The coach of Rachel Homan’s curling team is a clinical psychology student who believes in the power of numbers.
When Ontario is on the ice at the Canadian women’s curling championship, Adam Kingsbury is perched on the coach’s bench at the home end with spreadsheets on a laptop in front of him.
Data analytics in sport, popularized by the baseball book “Moneyball”, have infiltrated curling. The philosophy is large swaths of numbers can be crunched in a myriad of ways to build projection models.
“I believe that our gut and our intuition often lie to us and will tell us things about a moment or a situation that’s not always true,” Kingsbury said. “When we collect multiple observations about what’s happening out there, there’s a lot of interesting things that we can do with the power of numbers to better inform decision-making.”
So Kingsbury’s role is less about giving advice to Homan on ‘What shot shall we try here?’ and more about extrapolating from data the information to help her make that decision.
“Adam is kind of pushing a different envelope and working on the mental side of the game,” Homan explained. “He’s tracking things for us, making sure we’re ready and getting as much information as he can.”
Curling is tailor-made for analytics. There is a sea of statistics easily accessed online and stats have become more sophisticated over the years.
At this year’s Scotties Tournament of Hearts, for example, one can see on Curling Canada’s website that Homan was 82 per cent successful throwing 15 raise takeouts using an in-turn in the preliminary round.
Having someone crunch numbers to determine your team’s strengths and weaknesses, and also the opposition’s, can be a valuable tool in a game.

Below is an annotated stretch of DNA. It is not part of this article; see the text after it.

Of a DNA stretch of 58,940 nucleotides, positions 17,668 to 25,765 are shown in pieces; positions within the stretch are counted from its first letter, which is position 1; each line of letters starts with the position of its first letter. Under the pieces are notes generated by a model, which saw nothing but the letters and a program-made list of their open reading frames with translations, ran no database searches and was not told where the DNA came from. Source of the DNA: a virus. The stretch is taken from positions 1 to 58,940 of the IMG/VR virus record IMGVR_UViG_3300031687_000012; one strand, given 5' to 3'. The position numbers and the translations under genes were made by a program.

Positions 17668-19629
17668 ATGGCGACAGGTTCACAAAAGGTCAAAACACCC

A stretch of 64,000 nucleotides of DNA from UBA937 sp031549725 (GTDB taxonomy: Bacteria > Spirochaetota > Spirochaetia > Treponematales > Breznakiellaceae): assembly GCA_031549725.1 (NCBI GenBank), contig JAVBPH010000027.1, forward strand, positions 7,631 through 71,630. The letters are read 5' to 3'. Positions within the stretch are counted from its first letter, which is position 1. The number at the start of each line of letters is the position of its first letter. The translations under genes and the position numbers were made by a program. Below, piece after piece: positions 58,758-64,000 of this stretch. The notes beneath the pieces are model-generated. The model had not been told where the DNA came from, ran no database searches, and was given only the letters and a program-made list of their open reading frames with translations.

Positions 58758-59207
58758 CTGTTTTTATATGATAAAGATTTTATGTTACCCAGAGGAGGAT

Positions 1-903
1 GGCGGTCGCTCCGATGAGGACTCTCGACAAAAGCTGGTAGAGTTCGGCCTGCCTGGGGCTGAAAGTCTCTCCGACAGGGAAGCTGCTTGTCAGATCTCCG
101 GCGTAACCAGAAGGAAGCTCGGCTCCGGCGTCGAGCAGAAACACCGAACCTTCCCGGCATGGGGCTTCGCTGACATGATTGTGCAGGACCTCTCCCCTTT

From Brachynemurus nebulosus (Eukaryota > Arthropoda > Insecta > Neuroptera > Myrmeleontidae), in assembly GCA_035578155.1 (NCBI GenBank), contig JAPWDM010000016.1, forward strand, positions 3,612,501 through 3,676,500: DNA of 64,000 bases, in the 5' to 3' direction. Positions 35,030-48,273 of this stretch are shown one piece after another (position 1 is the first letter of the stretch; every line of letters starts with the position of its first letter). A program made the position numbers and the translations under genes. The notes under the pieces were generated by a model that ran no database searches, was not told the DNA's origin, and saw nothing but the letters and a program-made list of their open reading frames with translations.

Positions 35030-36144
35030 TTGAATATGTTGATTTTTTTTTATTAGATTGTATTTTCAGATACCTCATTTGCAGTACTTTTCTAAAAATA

Lead Lisa Weagle said Kingsbury provided each member of the team with a scouting report on themselves halfway through this season.
“When we were looking at our gap analysis, we needed a guy like Adam,” Weagle said.
Also, if the data indicates someone on the opposing team isn’t strong on a particular shot, why not force to her play it, if that is an option?
“When you notice that there is a 15, 16, 17 per cent difference between certain turns, that might tell you something,” Kingsbury said.
But his analysis also incorporates elements that might not seem obviously measurable.
“With data, you are limited only by the questions that you ask,” he said. “What happens when you play two games and you have to play the very next morning and you’ve only had four hours of sleep? What happens when you forget to eat a proper meal?
“Data will help us see if the things we’re trying to work on are actually working.”
A PhD student at the University of Ottawa, Kingsbury’s thesis is on fine-motor skill performance under pressure with putting in golf as his subject.
He plays in three curling leagues because “I am absolutely in love with this game.”
Kingsbury’s education makes him adept at asking questions to gather data. He points out his role is not that of a team sports psychologist.
“I’m here as a coach who has a fascination with data and performance landscape in general,” he said. “The training you receive in applied psychology is heavily involved with learning how to do behavioural analytics.
“All you need is a spreadsheet and asking the right questions.”
Both Kingsbury and Homan’s team see analytics as a useful tool, but also say it can’t compensate for weaknesses in relationships and fitness, which are crucial to winning titles.
“There’s still an art to curling,” Weagle said. “It’s not all about science and math.
“If you play well and you go out and make your shots and you take care of your jobs, more often than not you’re going to come out on top on the scoreboard.”Report Typo/Error